April 26, 2017 / 4:19 PM / 4 months ago

Canadian police investigate Facebook beating video in murder case

WINNIPEG, Manitoba (Reuters) - Canadian police said on Wednesday they were investigating whether a beating captured on video, reported to have been distributed through social networking site Facebook Inc, may be connected to a young woman's murder.

The video is the latest example of Facebook being used to document violent crimes, a pattern that has led the company to re-evaluate some of its policies.

“This was a horrific tragedy," Facebook said in a statement emailed to Reuters. "We have not been able to locate the video on Facebook, and are working with law enforcement as they investigate.”

Thailand police said on Wednesday they would consider how to quickly remove inappropriate online content after a man broadcast himself killing his 11-month-old daughter on Facebook.

Last week, the company said it was reviewing how it monitored violent footage after a posting of a fatal shooting in Cleveland, Ohio was visible for two hours.

The Canadian video showed someone kicking a woman in the face while a second person held back her arm from defending herself, according to Winnipeg Free Press, and was shared through Facebook.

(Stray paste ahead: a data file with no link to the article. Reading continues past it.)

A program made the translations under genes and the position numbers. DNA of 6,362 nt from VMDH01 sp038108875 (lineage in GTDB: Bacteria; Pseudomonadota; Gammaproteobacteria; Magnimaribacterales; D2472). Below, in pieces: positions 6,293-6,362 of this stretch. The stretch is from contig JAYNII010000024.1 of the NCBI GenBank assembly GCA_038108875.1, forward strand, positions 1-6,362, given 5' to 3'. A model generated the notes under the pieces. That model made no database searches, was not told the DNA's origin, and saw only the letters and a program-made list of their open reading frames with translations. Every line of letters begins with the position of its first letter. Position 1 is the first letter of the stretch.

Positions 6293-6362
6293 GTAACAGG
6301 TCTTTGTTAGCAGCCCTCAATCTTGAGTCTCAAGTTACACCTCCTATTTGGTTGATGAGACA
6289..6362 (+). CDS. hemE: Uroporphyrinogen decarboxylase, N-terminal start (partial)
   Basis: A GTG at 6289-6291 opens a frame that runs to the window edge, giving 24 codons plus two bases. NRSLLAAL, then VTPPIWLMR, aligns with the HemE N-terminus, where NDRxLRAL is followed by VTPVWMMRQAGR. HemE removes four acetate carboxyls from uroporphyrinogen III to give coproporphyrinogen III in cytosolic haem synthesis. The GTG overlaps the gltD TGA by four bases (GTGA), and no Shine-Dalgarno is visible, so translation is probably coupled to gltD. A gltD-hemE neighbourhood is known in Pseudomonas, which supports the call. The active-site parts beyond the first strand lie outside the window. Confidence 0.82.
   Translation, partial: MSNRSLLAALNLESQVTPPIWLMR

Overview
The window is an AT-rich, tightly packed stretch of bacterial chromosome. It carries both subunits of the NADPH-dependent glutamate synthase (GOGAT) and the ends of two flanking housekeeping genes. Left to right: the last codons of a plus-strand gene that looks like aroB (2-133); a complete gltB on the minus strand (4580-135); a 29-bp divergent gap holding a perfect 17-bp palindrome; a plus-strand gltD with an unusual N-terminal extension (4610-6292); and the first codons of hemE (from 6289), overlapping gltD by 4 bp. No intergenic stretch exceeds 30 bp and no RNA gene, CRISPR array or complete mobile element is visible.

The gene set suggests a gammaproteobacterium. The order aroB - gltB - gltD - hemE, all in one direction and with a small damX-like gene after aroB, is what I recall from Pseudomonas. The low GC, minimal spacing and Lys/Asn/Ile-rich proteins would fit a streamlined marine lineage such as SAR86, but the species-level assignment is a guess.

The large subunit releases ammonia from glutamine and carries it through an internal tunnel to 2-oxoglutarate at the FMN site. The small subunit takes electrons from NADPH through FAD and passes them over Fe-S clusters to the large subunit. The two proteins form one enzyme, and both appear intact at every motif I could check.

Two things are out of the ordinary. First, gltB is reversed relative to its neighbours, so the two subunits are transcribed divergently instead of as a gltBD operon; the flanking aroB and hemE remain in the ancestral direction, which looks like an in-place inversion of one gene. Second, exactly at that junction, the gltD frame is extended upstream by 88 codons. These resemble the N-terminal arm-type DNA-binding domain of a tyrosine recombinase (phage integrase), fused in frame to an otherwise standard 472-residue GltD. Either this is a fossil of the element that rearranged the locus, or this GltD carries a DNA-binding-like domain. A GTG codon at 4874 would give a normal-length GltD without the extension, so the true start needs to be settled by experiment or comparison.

Royal Canadian Mounted Police (RCMP) Sgt. Paul Manaigre said police are reviewing the video to determine whether it is linked to a murder at Sagkeeng First Nation in Manitoba last weekend. It may have been shared directly between people on Facebook, but not posted for public viewing, he said.

Reuters has not seen the video.

Police have charged two girls, ages 16 and 17, with the second-degree murder of a 19-year-old woman in Sagkeeng.

Sagkeeng Chief Derrick Henderson could not be reached for comment.

Claude Guimond, school principal at Sagkeeng, said two videos, each lasting less than one minute, of the beating, circulated widely through Facebook in Sagkeeng, an aboriginal community 100 kilometres (62 miles) northeast of Winnipeg.

"It was brutally graphic," he said, declining to describe the content.

Guimond said that he identified in the video both of the accused, and the victim, all of whom attended his school.

Those who film crimes without aiding a victim could be charged in Canada with being an accessory, but the act of posting such videos is not illegal, the RCMP's Manaigre said.

"To me, the video is shocking, that someone can stand there and watch it and not assist," he said.

Reporting by Rod Nickel in Winnipeg, Manitoba and Angela Moon in New York; editing by Jim Finkle and Grant McCool

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